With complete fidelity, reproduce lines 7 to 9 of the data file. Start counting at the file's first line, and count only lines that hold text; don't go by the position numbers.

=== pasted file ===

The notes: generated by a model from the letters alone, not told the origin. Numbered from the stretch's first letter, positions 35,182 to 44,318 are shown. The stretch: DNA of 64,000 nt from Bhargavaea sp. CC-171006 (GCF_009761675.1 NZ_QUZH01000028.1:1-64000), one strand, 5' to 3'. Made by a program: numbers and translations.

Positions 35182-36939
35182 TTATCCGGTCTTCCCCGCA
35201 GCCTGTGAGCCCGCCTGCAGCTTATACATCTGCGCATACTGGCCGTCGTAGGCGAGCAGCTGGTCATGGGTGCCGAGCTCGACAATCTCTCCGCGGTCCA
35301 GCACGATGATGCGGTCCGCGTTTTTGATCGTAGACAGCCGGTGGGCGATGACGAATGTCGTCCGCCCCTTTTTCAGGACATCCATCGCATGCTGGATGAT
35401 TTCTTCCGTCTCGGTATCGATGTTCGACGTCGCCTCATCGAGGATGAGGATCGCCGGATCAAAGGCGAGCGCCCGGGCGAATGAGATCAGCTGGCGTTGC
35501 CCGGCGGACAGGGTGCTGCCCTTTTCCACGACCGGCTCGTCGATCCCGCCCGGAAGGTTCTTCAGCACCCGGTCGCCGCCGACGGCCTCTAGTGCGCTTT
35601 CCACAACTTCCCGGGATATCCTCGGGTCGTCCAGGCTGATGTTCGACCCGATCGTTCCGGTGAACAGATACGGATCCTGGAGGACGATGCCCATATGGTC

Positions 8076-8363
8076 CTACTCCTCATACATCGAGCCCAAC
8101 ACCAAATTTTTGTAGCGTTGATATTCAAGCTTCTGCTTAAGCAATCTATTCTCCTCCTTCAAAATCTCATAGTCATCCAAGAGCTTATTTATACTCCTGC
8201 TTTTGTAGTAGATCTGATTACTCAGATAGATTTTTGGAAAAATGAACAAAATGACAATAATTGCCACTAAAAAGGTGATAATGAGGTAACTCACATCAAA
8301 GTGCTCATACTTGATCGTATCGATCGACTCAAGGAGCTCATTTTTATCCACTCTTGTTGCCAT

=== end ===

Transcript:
35501 CCGGCGGACAGGGTGCTGCCCTTTTCCACGACCGGCTCGTCGATCCCGCCCGGAAGGTTCTTCAGCACCCGGTCGCCGCCGACGGCCTCTAGTGCGCTTT
35601 CCACAACTTCCCGGGATATCCTCGGGTCGTCCAGGCTGATGTTCGACCCGATCGTTCCGGTGAACAGATACGGATCCTGGAGGACGATGCCCATATGGTC

Positions 8076-8363